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Mortgage Rates Hit Record Lows but Applications Fell Flat

The volume of mortgage
applications dipped slightly last week. The Mortgage Bankers Association (MBA)
said its Market Composite Index, a measure of that volume, was down 0.7 percent
on a seasonally adjusted basis during the week ended October 9 and was 1
percent lower on an unadjusted basis.

The Refinance
Index slipped 0.3 percent
from the previous week and was 44 percent higher than
the same week one year ago. The refinance share of mortgage activity increased
to 65.6 percent of total applications from 65.4 percent the previous week.

The seasonally
adjusted Purchase Index decreased 2 percent from one week earlier and 1 percent
unadjusted. The Index was 24 percent higher than the same week one year ago,
continuing a string of year-over-year gains that started during the week ended
May 22.

 

Refi Index vs 30yr Fixed

 

Purchase Index vs 30yr Fixed

 

 

“Mortgage
applications for refinances and home purchases both decreased slightly last
week, despite the 30-year fixed mortgage rate declining to a new MBA survey low
of 3.00 percent. Applications for government mortgages offset some of the
overall decline by increasing 3 percent, driven by a solid gain in government
purchase applications and an 11 percent jump in VA refinance applications,”
said Joel Kan, MBA’s Associate Vice President of Economic and Industry
Forecasting. “Refinance and purchase activity continue to run well ahead of
last year’s pace, fueled by record-low rates and strong homebuyer demand.
Housing supply is a challenge for many aspiring buyers, but activity should
continue to stay strong the rest of the year.” 
,

The
FHA share of total applications decreased to 10.7 percent from 11.0 percent the
prior week and the VA share grew to 13.4 percent from 12.2 percent.  The USDA share was up slightly to 0.6 percent.
The average loan size slipped to $ 319700 from $222,500 and the size of a purchase loan decreased
from $371,500 to $368,500.

The average contract interest rate for
30-year fixed-rate mortgages (FRM) with balances at or below the conforming
limits of $510,400 decreased to 3.00 percent from 3.01 percent. Points dropped
to 0.32 from  0.37 and the effective rate
declined. 

The average
contract interest rate for jumbo 30-year FRM, loans with balances exceeding the
conforming limit, was 3.30 percent with 0.35 point. The previous week the rate
was 3.31 percent with 0.30 point. The effective rate increased.

The
average contract interest rate for 30-year FRM backed by the FHA was unchanged from
the prior week at 3.12 percent. Points ticked up to 0.35 from 0.32 and the effective
rate increased.

Fifteen-year FRM rates were also flat at
2.59 percent. Points declined to 0.32 from 0.36 and the effective rate moved
lower.

The average
contract interest rate for 5/1 adjustable rate mortgages (ARMs) decreased 17
basis points to 2.63 with points
increasing to 0.58 from 0.34. The effective rate decreased from last week. The ARM
share of activity decreased to 2.0 percent of total applications from 2.2
percent the prior week.

MBA’s Weekly
Mortgage Applications Survey has been conducted since 1990 and covers over 75
percent of all U.S. retail residential applications Respondents include
mortgage bankers, commercial banks, and thrifts. Base period and value for all
indexes is March 16, 1990=100 and interest rate information is based on loans
with an 80 percent loan-to-value ratio and points that include the origination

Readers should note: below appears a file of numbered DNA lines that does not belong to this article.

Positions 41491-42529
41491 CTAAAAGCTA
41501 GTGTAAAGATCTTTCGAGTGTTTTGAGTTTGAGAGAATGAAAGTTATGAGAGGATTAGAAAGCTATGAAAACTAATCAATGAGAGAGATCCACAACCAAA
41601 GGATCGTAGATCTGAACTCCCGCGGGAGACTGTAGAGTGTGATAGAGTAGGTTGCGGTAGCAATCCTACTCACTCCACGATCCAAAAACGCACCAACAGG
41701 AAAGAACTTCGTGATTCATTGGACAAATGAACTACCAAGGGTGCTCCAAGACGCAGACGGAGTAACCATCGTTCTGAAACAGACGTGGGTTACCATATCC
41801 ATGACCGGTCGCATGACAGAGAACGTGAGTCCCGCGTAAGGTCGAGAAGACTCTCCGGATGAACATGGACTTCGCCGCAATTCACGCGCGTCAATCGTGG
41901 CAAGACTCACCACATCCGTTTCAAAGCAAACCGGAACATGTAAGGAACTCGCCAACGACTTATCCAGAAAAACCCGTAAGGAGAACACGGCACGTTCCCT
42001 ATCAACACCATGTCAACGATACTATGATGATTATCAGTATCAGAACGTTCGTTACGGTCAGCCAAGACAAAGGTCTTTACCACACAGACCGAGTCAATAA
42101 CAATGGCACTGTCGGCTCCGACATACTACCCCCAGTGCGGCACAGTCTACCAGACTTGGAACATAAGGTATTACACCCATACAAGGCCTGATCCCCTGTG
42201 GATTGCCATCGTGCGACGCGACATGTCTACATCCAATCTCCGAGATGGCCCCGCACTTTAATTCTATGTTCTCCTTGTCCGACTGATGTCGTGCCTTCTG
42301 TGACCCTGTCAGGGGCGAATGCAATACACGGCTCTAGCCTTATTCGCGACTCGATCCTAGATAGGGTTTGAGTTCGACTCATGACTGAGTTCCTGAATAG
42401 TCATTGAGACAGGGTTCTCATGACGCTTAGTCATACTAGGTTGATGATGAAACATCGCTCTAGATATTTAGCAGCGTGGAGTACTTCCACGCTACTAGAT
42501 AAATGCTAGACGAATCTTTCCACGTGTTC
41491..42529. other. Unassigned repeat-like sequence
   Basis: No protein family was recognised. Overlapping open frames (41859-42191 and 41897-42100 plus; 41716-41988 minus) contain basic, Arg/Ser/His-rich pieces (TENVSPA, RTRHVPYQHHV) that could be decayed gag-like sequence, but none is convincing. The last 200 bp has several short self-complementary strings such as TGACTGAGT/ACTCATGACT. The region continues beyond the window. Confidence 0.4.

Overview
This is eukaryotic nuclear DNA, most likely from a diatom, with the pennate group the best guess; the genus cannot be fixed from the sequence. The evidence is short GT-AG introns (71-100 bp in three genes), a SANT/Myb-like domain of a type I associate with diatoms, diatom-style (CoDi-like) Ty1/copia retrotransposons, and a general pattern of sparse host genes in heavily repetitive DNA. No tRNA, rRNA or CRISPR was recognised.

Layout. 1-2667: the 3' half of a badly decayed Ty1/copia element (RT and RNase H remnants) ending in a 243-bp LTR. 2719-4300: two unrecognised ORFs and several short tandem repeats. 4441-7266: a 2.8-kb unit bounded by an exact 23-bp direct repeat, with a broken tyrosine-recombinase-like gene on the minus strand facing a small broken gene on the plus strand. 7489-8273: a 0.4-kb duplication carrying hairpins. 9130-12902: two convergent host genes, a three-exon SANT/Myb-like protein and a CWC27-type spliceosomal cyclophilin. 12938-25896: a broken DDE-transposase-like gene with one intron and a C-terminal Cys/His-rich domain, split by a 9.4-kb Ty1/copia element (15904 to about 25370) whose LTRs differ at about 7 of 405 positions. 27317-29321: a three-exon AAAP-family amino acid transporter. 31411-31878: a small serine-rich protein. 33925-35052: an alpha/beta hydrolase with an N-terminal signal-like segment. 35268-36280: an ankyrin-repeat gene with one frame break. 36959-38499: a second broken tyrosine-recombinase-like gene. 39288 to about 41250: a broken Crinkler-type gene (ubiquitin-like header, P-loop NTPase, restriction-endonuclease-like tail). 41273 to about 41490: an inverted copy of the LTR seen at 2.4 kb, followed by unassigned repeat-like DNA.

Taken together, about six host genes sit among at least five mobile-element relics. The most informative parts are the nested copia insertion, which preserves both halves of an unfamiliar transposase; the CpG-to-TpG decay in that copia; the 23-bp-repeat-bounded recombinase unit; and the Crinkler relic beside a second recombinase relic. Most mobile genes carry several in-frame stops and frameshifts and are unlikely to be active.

fee.

MBA’s
latest Forbearance and Call Volume Survey confirms the sharp decline in the
number of forbearance plans that was reported late last week by Black Knight.
According to the MBA report, the total number of loans in plans dropped 49
basis points
to 6.32 percent of all active loans as of October 4. This leaves
3.2 million homeowners in forbearance.

The forborne share
of Fannie Mae and Freddie Mac loans declined for the 18th straight
week to

4.03 percent, a
36-basis-point improvement. Ginnie Mae (FHA/VA) loans decreased 89 basis points
to 8.27 percent, while the forbearance share for portfolio loans and
private-label securities (PLS) decreased by 33 basis points to 10.06 percent.
The percentage of loans in forbearance for depository servicers decreased 50
basis points to 6.53 percent, and the percentage of loans in forbearance for
independent mortgage bank (IMB) servicers decreased 54 basis points to 6.65
percent. 

“The share of
loans in forbearance declined across all loan types. With the forbearance
program for federally backed loans under the CARES Act reaching the six-month
mark, many borrowers saw their forbearance plans expire because they did not
contact their servicer. Another reason for expirations was that borrower
information needed to determine an appropriate loss mitigation option was not
yet in place,” said Mike Fratantoni, MBA’s Senior Vice President and Chief
Economist. “Borrowers with federally backed mortgages need to contact their
servicer to obtain another six months of reprieve if they are still impacted by
the pandemic. As of now, some borrowers are exiting forbearance without making
contact or without a plan in place
. Servicers are making outreach efforts to
attempt to work with these borrowers to determine the best options for them,
including an extension.”

Added Fratantoni,
“On a more positive note, nearly two-thirds of borrowers who exited forbearance
remained current on their payments, repaid their forborne payments, or moved
into a payment deferral plan. All of these borrowers have been able to resume -
or continue – their pre-pandemic monthly payments.”

MBA’s
latest Forbearance and Call Volume Survey covers the period from September 28
through October 4, 2020 and represents 74% of the first-mortgage servicing
market (36.8 million loans.)

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